Harvey Chang, TSMC’s senior vice president and CFO, answered the competition issue in an interview with Upside. He said that TSMC has three important competitive strengths. First, its operations are based on a “cluster” concept. The majority of its “fabs” or factories are in close proximity (seven of its twelve fabs are in the Hsin-Chu Science Park, south of Taipei), enabling the sharing of facilities and personnel, the coordination of technical support, and a high utilization of equipment. Second, a foundry is a service-driven business, and TSMC’s customer service, which has “Jump Through Hoops” as its slogan, is second to none, he claimed. Third, it makes economic sense for TSMC’s customers to stick with one foundry. In a complex manufacturing process that requires careful integration of the customer’s design with the foundry’s systems and equipment, a working relationship develops between customer and foundry that itself has economic value. For customers, there is a cost to changing foundries.
Ron Norris, TSMC’s senior vice president of worldwide marketing and sales, added to the list of TSMC’s competitive advantages. “Increasingly, because of the growing complexity of semiconductors, customers must match their designs with a foundry’s technology, making it more difficult for them to change foundries,” he claimed. “Also, as to competition from IDMs, foundries have more flexibility in utilizing capacity and can therefore produce chips in a shorter time and in greater quantities.”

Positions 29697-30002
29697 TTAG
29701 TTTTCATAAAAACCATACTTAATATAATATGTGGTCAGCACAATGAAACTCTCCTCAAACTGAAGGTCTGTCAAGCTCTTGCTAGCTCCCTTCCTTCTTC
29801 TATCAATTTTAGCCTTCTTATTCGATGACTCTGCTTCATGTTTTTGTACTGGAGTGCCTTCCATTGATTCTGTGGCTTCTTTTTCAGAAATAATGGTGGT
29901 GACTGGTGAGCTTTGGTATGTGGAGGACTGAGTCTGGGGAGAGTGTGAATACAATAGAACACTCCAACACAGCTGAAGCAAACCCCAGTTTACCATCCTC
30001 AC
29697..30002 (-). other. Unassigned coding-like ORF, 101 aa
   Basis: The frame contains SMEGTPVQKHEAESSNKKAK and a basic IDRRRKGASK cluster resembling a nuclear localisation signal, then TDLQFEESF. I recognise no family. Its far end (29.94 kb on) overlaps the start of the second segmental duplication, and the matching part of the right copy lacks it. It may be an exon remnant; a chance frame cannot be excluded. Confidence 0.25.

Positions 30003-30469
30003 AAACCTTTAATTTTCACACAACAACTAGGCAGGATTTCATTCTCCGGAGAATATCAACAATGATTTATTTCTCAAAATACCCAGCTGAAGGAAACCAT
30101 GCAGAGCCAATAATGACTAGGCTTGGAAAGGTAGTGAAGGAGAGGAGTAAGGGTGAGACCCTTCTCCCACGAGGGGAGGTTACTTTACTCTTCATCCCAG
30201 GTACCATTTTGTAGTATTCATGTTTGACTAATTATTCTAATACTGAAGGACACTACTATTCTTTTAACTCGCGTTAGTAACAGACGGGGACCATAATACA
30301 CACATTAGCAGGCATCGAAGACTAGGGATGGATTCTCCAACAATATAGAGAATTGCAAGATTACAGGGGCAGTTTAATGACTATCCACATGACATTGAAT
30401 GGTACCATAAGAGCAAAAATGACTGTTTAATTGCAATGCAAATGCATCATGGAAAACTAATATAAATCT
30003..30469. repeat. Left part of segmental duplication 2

How do customers feel about these competitive advantages, some of which appear to be anticompetitive tying arrangements, preventing them from changing to a less costly chip manufacturer? Healy of fabless Silicon Laboratories, for which TSMC is the sole foundry, has some concern that prices will rise and production will be rationed in times of strong demand. “But we have the highest regard for TSMC, and since we are a loyal customer we believe they will be fair to us in times of strong demand,” he says. “Because they are a large foundry, we believe that they will have capacity for us and that their size will help to moderate price swings.”